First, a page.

“A man could not have done it,” historian Nat Nunoo Amarteifio said in the BBC documentary “The Queen: Her Commonwealth Story.” “Here is our president, being respected enough by the queen of England for her to put her arms around him.”
While she was lauded for her work abroad, she was also praised for opening up the royal household and giving the public a glimpse of the family’s life at home.
A 1969 documentary, “Royal Family,” revealed the royal couple’s private life for the first time, showing Elizabeth and Philip having dinnertime conversations and engaging in other regular activities, including barbecuing.
“People realized they weren’t gods. They were real people,” Seward said. “A lot of people said this was a turning point.”
While the queen’s steady consistency was largely considered a boon for the monarchy, her children and grandchildren’s lives have occasionally been a thorn in the side of monarchists.
Most recently, her grandson Prince Harry and his wife, Meghan, accused an unnamed member of the royal family of asking how dark the skin of their children would be. The couple gave up their royal duties and left the U.K. in 2020.
Just before their departure, the queen was faced with a growing scandal around her son Prince Andrew’s friendship with the accused sex trafficker Jeffrey Epstein. Andrew stepped down from his public duties in support of the queen in November 2019, and she stayed largely silent on the topic.
Despite the recent challenges facing the monarchy, its popularity has remained high. That hasn’t always been the case.
In the early 1990s, Charles’ rocky marriage to Princess Diana was all over the news, eventually ending in divorce in 1992. In one of the queen’s most famous speeches marking the 40th anniversary of her ascension, she referred to 1992 as an “annus horribilis,” or disastrous year. Speaking just days after a blaze destroyed a large part of her Windsor Castle residence, the queen made a plea for understanding, saying that “most people try to do their jobs as best they can, even if the result is not always entirely successful.”
Five years later, when Diana was killed in a car crash in Paris and the world mourned, Elizabeth was criticized for staying silent for days and hunkering down at her home in Scotland with Charles and Diana’s sons, her grandsons Princes William and Harry. Satisfaction with the way she was doing her job dipped to 66 percent after that, according to the U.K. polling company Ipsos Mori. (At the time of her 60th anniversary on the throne in 2012, her popularity had risen to 90 percent.)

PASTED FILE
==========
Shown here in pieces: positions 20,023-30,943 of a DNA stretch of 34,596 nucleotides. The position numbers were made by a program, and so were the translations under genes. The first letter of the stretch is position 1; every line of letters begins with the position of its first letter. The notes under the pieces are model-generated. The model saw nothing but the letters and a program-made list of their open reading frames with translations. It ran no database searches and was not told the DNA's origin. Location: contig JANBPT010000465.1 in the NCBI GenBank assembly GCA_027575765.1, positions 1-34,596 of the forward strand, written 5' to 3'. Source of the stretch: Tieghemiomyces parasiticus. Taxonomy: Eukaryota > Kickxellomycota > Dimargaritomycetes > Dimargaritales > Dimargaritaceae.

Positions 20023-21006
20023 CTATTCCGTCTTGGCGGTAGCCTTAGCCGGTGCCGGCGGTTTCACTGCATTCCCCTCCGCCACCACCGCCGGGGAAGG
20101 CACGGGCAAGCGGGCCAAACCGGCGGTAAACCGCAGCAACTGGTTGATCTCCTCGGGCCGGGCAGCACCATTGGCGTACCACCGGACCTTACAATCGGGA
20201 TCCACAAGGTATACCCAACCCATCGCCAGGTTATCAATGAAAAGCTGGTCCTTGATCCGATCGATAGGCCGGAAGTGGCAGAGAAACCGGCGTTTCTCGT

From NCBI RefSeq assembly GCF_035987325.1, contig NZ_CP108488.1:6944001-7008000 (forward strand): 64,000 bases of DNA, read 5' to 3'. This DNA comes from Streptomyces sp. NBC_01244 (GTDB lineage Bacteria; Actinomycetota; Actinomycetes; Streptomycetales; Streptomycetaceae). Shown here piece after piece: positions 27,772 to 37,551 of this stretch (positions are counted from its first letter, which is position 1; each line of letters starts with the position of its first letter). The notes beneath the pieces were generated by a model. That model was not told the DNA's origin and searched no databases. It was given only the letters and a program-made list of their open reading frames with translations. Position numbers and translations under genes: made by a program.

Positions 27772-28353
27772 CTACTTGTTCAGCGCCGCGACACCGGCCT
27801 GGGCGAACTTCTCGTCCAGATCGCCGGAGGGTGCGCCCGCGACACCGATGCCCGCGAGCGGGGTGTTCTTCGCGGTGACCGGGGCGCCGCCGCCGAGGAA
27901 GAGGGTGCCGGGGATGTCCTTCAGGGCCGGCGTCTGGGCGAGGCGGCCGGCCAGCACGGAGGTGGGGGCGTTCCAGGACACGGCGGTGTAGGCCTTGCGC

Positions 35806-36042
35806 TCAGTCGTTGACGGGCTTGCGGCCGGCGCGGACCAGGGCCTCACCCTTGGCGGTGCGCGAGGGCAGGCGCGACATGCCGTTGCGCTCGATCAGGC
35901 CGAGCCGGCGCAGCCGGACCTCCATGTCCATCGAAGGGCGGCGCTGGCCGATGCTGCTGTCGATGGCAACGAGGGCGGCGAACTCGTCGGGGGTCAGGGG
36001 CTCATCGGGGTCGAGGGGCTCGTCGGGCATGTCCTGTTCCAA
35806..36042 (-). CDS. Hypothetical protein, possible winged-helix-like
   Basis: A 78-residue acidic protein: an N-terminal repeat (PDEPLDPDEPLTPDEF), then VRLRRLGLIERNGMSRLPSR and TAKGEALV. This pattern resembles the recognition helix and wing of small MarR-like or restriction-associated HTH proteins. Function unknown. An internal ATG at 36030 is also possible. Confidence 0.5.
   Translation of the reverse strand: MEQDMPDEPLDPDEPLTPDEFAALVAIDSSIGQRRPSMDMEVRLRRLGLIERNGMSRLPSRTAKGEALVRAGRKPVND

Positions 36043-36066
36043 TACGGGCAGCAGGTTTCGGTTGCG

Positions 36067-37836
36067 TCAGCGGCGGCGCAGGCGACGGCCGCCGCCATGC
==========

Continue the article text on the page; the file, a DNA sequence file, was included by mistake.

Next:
“I think that was an extremely challenging time for the monarchy, because people couldn’t understand why the royal family weren’t responding as they wanted to,” Seward said of Diana’s death. “In times of great tragedy, they just always lock down. ... They don’t grieve in public. And people wanted more than that.”
When the queen finally returned to London nearly a week later, she paid tribute to Diana. “I for one believe there are lessons to be drawn from her life and from the extraordinary and moving reaction to her death,” Elizabeth said.
She acknowledged in a 1997 speech that the monarchy “exists only with the support and consent of the people.”
In September 2015, she became the longest-serving monarch in British history, surpassing her great-great-grandmother Victoria’s record of 63 years, 216 days.
“Inevitably a long life can pass by many milestones. My own is no exception,” the queen noted at the time.
While she carried on working until the end, meeting foreign dignitaries, visiting cities around the U.K., supporting charities and promoting her kingdom at home and abroad, she had canceled a number of appearances and events toward the end.
Perhaps the greatest measure of Elizabeth’s success in carrying the House of Windsor into the future will be how it continues on in her absence. Charles, 73, now becomes king, a role he’s been groomed for since birth.
At his 70th birthday celebration, in November 2018, Elizabeth called him “a dedicated and respected heir to the throne to stand comparison with any in history — and a wonderful father.”
Yet his popularity is nowhere near as high as his mother’s, coming in sixth on YouGov’s royal popularity ranking, behind his sister, Anne.
While most Britons “love” the queen, Irving said, “the question is how relevant does the monarchy remain after the queen.”